Posts Tagged ‘Yield’

A peculiar economy and Otto.

August 19, 2019


“In the past two weeks the proliferation of negative-yielding bonds has erupted — 30 per cent of the global, tradeable bond universe is being sold with a guaranteed loss attached to the coupon.”

I understand the basics of adding and subtracting of numbers but in that little sentence above, a whole new world is threatening our survival. We know that when it rains and we stand outside we will get wet. Perhaps our survival will be enhanced when standing in the rain. Who knows?

We are faced with negative yields on our savings. It means that instead of earning interest from the banks on our money we might have to pay the bank in holding our money. We will be borrowing money that promises us that we not only don’t have to pay interest  over the term we borrow money, but that we actually owe less money than the original amount, at the end of the term. To put it simply; we borrow let’s say $10 000.- over ten years. We do not pay any interest on the borrowing, and at the end of the ten years we pay back less than the $10 000.-

We are getting a miniscule pension from the Australian Government as a result of having some savings which are ‘deemed’ to earn some interest. However, try as I might, at the moment long term interests is almost zero. This results in us eating up our savings. So far, no problem. You can’t take it with you to that place beyond our final journey. The difficulty is figuring out the number of years one might still have ahead and then divide the savings by the number of years that one can still breath upon ahead with some dignity, and hopefully without getting bashed-up in some ‘Aged-Care’ home by one’s own slippers or shoes.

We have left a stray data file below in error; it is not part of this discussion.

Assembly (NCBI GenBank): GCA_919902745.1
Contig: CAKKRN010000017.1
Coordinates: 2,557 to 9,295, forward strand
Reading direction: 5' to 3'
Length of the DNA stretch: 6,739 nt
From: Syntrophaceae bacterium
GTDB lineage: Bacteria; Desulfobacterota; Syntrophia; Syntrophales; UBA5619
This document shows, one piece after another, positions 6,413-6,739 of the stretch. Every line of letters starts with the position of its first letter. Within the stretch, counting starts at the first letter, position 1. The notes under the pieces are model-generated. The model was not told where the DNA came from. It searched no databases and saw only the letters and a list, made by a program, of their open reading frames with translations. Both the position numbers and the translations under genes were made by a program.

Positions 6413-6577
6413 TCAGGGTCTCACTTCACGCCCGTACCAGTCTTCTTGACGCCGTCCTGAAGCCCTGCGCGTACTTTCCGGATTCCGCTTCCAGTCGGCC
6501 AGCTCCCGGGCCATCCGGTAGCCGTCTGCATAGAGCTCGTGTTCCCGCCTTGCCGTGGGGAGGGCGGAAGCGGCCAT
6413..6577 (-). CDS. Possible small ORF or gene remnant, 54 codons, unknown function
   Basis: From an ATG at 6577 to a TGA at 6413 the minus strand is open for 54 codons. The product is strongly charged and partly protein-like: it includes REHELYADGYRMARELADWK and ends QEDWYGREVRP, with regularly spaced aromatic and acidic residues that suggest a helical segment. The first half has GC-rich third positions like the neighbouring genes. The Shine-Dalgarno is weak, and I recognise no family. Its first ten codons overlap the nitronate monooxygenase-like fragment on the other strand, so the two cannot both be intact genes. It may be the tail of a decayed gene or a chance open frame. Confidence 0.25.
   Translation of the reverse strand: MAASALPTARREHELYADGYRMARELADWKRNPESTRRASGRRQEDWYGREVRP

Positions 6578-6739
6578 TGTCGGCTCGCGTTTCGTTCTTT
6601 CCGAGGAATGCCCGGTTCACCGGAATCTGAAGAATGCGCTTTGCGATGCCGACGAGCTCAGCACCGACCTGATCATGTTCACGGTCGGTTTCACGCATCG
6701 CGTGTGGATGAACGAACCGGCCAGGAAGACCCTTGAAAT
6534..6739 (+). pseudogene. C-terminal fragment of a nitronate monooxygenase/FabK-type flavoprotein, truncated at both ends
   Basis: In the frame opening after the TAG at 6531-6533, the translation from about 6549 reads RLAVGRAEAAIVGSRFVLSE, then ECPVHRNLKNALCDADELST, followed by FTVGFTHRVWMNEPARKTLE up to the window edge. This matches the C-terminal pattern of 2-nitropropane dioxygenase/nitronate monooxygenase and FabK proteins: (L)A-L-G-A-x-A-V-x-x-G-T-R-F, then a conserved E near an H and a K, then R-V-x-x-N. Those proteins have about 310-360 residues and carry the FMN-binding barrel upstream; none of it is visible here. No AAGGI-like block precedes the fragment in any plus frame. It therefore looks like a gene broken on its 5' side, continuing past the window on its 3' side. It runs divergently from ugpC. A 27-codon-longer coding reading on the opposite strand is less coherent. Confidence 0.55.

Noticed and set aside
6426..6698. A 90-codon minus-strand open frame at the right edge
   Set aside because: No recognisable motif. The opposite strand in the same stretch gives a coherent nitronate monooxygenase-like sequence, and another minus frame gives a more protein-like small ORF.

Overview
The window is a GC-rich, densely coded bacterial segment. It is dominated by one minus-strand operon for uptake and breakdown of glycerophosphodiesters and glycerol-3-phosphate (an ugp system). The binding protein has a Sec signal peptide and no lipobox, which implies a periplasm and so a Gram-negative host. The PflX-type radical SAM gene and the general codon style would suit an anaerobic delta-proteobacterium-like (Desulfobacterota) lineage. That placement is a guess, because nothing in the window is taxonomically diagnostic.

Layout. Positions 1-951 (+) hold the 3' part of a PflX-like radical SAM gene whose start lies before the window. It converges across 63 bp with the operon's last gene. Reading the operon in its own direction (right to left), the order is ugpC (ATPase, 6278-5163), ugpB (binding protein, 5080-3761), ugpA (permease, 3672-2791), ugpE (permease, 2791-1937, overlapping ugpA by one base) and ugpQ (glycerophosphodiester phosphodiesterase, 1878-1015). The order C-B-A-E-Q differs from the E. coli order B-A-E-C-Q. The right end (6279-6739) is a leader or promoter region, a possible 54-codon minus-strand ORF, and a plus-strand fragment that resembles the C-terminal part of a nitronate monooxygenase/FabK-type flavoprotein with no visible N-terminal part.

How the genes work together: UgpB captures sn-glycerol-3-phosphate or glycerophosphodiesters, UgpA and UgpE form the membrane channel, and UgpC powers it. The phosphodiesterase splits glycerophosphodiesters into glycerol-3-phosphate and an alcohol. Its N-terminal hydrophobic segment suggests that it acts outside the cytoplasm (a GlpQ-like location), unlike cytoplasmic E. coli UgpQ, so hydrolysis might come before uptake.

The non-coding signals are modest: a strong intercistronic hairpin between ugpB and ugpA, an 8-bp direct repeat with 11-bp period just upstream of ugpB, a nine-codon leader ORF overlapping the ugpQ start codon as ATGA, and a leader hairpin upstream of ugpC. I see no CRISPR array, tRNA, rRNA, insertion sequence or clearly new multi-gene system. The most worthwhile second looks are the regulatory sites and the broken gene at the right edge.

This might entail a risk whereby an underestimation of the number of years ahead could involve a rather financial painful end. If one figures, lets say another ten years or less, and divvy the savings by ten, no problem. But what about the other way, and one languishes for another fifteen years? What then? The financial plan was spread over ten years and not fifteen.

I have a good example by my good friend Otto. Otto is now ninety. I never expected him to reach that age. He wasn’t interested in exercise or strenuous physical activities. He never kicked a ball, did summersaults or hung from crossbars. He walked slowly and deliberately, and with care. Otto liked his food but ate well, avoided fat, sugar and salty food. He was Dutch, born in Indonesia which gave him his dietary habits and a love for vegetables. He also had a rather eccentric habit of drinking lots of water mixed with some cider vinegar.

Two months ago, Otto caught a bad flu and was hospitalised. After he fought off the virus and became reasonably well, it was apparent that Otto could not live independent anymore. He owned his own place but wasn’t mobile enough to look after himself.  His younger sister who looked after him during Otto’s times of need, told the hospital she no longer could. Otto now lives in a retirement home. He had to pay $200.000.- upfront for a space and his pension is just short of $75 weekly which pays for his main keep. This money will be deducted when his place gets sold. He shares his room with another inmate.

I spoke to his brother, Roderick, and in conversation I marvelled how Otto managed to get to his 90th year despite his seemingly corpulent figure and his dislike for any physical activity. His answer left me somewhat flummoxed. ‘ Yes, Gerard, Roderick said;” “but he never married like we all did’! ‘We brought up children,  had a marriage, a wife and all, and Otto never had that kind of worry.’ No wonder Otto lived so long. he seemed to imply!

Anyway, that’s how it goes, does it not? My worry is not the future for our grandchildren of negative monetary returns, but a world with a change of climate making the world uninhabitable.

That would be a much worse outcome.